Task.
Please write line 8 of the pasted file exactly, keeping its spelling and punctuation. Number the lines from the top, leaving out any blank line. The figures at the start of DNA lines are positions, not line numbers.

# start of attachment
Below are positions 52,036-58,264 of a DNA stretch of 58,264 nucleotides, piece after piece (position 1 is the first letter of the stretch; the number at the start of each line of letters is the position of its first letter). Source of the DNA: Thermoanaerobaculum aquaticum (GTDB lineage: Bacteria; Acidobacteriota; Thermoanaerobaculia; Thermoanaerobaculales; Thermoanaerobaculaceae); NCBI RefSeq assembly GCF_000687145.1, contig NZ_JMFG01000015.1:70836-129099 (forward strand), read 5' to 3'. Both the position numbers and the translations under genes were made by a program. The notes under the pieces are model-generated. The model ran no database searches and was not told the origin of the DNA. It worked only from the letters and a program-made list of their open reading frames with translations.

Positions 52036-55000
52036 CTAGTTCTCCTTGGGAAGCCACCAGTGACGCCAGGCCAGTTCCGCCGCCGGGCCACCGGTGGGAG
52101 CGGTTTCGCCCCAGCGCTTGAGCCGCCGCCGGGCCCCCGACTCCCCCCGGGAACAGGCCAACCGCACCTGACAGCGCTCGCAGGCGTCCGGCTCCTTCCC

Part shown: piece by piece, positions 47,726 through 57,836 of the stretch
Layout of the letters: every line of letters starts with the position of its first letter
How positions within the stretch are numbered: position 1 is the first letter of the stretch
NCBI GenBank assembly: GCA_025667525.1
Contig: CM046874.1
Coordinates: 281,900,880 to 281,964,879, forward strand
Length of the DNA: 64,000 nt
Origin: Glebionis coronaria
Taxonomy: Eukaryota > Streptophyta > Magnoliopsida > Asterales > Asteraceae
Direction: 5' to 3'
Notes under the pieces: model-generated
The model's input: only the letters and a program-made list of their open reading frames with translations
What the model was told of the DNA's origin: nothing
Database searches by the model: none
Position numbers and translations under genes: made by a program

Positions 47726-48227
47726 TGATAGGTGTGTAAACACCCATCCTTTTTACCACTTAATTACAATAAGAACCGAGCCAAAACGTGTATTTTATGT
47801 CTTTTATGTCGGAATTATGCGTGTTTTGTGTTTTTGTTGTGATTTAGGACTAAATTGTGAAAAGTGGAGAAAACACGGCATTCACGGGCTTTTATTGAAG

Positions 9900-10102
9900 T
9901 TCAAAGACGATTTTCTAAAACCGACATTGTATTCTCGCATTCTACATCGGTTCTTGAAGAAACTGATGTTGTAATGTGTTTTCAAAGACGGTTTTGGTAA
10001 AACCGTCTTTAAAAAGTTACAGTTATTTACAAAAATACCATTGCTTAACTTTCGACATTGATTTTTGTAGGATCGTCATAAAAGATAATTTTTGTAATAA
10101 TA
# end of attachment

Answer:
NCBI GenBank assembly: GCA_025667525.1